MarketWatch This column has been updated to include a reaction from the IMF The International Monetary Fund has just dropped a bombshell, and nobody noticed. For the first time, the international organization has set a date for the moment when the "Age of America" will end and the US economy will be overtaken by that of China. Buy Gold According to the latest IMF official forecasts, China's economy will surpass that of America in real terms in 2016 -- just five years from now. It provides a painful context for the budget wrangling taking place in Washington right now. It raises enormous questions about what the international security system is going to look like in just a handful of years. And it casts a deepening cloud over both the US dollar and the giant Treasury market, which have been propped up for decades by their privileged status as the liabilities of the world's hegemonic power. According to the IMF forecast, which was quietly posted on the Fund's website just two weeks ago, whoever is elected US president next year -- Obama? Listen to experts of various stripes, and they will tell you this moment is decades away. They're only comparing the gross domestic products of the two countries using current exchange rates. China artificially undervalues its currency, the renminbi, through massive intervention in the markets. The Comparison That Really Matters In addition to comparing the two countries based on exchange rates, the IMF analysis also looked to the true, real-terms picture of the economies using "purchasing power parities." That compares what people earn and spend in real terms in their domestic economies. Just 10 years ago, the US economy was three times the size of China's. The actual date when China surpasses the US might come even earlier than the IMF predicts, or somewhat later. If the great Chinese juggernaut blows a tire, as a growing number fear it might, it could even delay things by several years. As a bond strategist in Europe told me two weeks ago, "We are witnessing the end of America's economic hegemony." We have lived in a world dominated by the US for so long that there is no longer anyone alive who remembers anything else. America overtook Great Britain as the world's leading economic power in the 1890s and never looked back. And both those countries live under very similar rules of constitutional government, respect for civil liberties and the rights of property. Victor Cha, senior adviser on Asian affairs at Washington's Center for Strategic and International Studies, told me China's neighbors in Asia are already waking up to the dangers. "The region is overwhelmingly looking to the US in a way that it hasn't done in the past," he said. They also see American hegemony over the last half-century as fairly benign. In China they see the rise of an economic power that is not benevolent, that can be predatory. The rise of China, and the relative decline of America, is the biggest story of our time. You can see its implications everywhere, from shuttered factories in the Midwest to soaring costs of oil and other commodities. Last fall, when I attended a conference in London about agricultural investment, I was struck by the number of people there who told stories about Chinese interests snapping up farmland and foodstuff supplies -- from South America to China and elsewhere. This is the result of decades during which China has successfully pursued economic policies aimed at national expansion and power, while the US has embraced either free trade or, for want of a better term, economic appeasement. "There are two systems in collision," said Ralph Gomory, research professor at NYU's Stern business school. "They have a state-guided form of capitalism, and we have a much freer former of capitalism." What we have seen, he said, is "a massive shift in capability from the US to China. That is a big reason why the US is becoming more and more polarized between a small, very rich class and an eroding middle class. The people who get the profits are very different from the people who lost the wages." US Spending Spree Won't Work What the rise of China means for defense, and international affairs, has barely been touched on. The US is now spending gigantic sums -- from a beleaguered economy -- to try to maintain its place in the sun. It's a lesson we could learn more cheaply from the sad story of the British, Spanish and other empires. Equally to the point, here is what this means economically, and for investors. Some years ago I was having lunch with the smartest investor I know, London-based hedge-fund manager Crispin Odey. He made the argument that markets are reasonably efficient, most of the time, at setting prices. Where they are most likely to fail, though, is in correctly anticipating and pricing big, revolutionary, "paradigm" shifts -- whether a rise of disruptive technologies or revolutionary changes in geopolitics. The US Treasury market continues to operate on the assumption that it will always remain the global benchmark of money. Business schools still teach students, for example, that the interest rate on the 10-year Treasury bond is the "risk-free rate" on money. If the US dollar ceases to be the world's sole reserve currency, what will be? The euro would be fine if it acts like the old deutschemark. The last time the world's dominant hegemon lost its ability to run things singlehandedly was early in the past century. Updated With IMF Reaction The International Monetary Fund has responded to my article. In a statement sent to MarketWatch, the IMF confirmed the report, but challenged my interpretation of the data. Comparing the US and Chinese economies using "purchase-power-parity," it argued, "is not the most appropriate measure because PPP price levels are influenced by nontraded services, which are more relevant domestically than globally." The IMF added that it prefers to compare economies using market exchange rates, and that under this comparison the US "is currently 130% bigger than China, and will still be 70% larger by 2016." Hurricane Katrina, for example, added to the US GDP, because it stimulated a lot of economic activity -- like providing emergency relief, and rebuilding homes. Is there anyone who seriously thinks Katrina was a net positive for the United States? Second, comparing economies using simple exchange rates, as the IMF suggests, raises huge problems. They represent international money flows, not real output. The US dollar has fallen nearly 10% against the euro so far this year. Does anyone suggest that the real size of the US economy has shrunk by 10% in comparison with Europe over that period? China actively suppresses the renminbi on the currency markets through massive dollar purchases. As a result the renminbi is deeply undervalued on the foreign-exchange markets. Just comparing the economies on their exchange rates misses that altogether. But it measures the output of economies in terms of real goods and services, not just paper money. Where Employees Love Their Jobs Copyrighted, MarketWatch. Republication or redistribution of MarketWatch content is expressly prohibited without the prior written consent of MarketWatch. MarketWatch shall not be liable for any errors or delays in the content, or for any actions taken in reliance thereon. Report Abuse The American age will not end with our economy being 2nd in the world. The US still has a much more advanced military, has way more influence in the world than china because not many countries fear us as enemies because we generally try to do good things while china's own neighbors are afraid of them. China's Comie government will not rule china for long we already see small opposition to it every year or so and that will only continue to get larger plus if the US economy gets back on track and starts doing well then it will be harder for china to catch us and if our leaders actually start listening to the people and actually try to cooperate on finding a way to get us out of debt we'll be back on track in no time. To be honest though I think we have a possible cold war round 2 developing except with china instead of the USSR. R...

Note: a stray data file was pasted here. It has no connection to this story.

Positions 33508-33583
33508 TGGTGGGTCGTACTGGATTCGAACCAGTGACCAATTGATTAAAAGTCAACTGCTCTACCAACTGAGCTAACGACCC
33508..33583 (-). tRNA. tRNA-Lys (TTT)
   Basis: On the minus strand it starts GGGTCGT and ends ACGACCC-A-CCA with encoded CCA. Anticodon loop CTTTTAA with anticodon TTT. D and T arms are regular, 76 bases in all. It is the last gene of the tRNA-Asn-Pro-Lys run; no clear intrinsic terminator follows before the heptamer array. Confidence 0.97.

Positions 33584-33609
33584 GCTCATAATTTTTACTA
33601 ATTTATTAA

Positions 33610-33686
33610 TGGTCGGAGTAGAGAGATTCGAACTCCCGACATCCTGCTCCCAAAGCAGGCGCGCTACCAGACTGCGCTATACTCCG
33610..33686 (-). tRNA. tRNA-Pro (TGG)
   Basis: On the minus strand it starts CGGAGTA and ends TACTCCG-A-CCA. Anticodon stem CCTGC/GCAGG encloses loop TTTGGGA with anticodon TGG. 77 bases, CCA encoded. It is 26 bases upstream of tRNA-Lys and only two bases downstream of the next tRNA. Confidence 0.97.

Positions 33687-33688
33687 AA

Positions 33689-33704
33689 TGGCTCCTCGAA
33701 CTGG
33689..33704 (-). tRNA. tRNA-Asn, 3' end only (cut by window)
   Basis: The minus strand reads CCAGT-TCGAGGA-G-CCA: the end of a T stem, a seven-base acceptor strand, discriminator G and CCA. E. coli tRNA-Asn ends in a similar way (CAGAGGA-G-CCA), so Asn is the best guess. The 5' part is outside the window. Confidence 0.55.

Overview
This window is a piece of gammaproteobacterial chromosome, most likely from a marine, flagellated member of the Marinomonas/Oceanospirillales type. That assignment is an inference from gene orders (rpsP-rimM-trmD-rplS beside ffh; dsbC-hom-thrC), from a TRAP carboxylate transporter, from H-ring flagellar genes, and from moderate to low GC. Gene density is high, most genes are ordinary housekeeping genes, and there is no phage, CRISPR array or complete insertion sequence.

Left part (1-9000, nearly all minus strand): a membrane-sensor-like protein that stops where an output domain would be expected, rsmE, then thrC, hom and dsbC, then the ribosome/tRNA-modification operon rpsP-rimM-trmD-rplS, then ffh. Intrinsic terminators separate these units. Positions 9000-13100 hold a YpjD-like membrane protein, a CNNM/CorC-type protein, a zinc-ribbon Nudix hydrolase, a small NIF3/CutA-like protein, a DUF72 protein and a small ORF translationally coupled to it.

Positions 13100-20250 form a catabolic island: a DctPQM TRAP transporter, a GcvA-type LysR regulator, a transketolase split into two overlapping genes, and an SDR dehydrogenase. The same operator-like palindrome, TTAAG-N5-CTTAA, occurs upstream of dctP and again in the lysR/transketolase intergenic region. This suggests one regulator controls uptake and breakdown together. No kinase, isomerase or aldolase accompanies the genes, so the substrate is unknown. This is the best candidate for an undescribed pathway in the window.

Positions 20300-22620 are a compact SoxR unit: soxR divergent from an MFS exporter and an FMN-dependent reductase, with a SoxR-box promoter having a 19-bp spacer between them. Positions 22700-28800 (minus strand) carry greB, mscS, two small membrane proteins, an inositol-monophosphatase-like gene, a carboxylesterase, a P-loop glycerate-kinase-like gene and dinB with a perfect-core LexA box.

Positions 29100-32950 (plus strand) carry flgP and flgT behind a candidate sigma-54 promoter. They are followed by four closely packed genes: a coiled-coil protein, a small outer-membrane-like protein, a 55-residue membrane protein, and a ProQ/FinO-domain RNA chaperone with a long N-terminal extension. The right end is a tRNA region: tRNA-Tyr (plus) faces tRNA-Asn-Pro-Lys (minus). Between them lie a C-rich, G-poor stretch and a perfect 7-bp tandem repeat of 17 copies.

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finance.yahoo.com
Oil at $41 All-Time High on Supply Fear Fri 4:08am ET - Reuters Oil prices hit an all-time record on Friday fueled by global economic growth and enduring worries that gasoline supplies will struggle to meet peak summer demand in the United States. No Time is the Right Time for Sub-Prime by Suze Orman My bet is that if your doctor tells you to scale back on the saturated fat to avoid a life-threatening heart disease, you're probably going to listen. Well, for the next few minutes, I am your financial doctor. To Select Great Stocks, Home In On High EPS Ratings Investor's Business Daily Decades of research show earnings power is the biggest factor in a stock's success.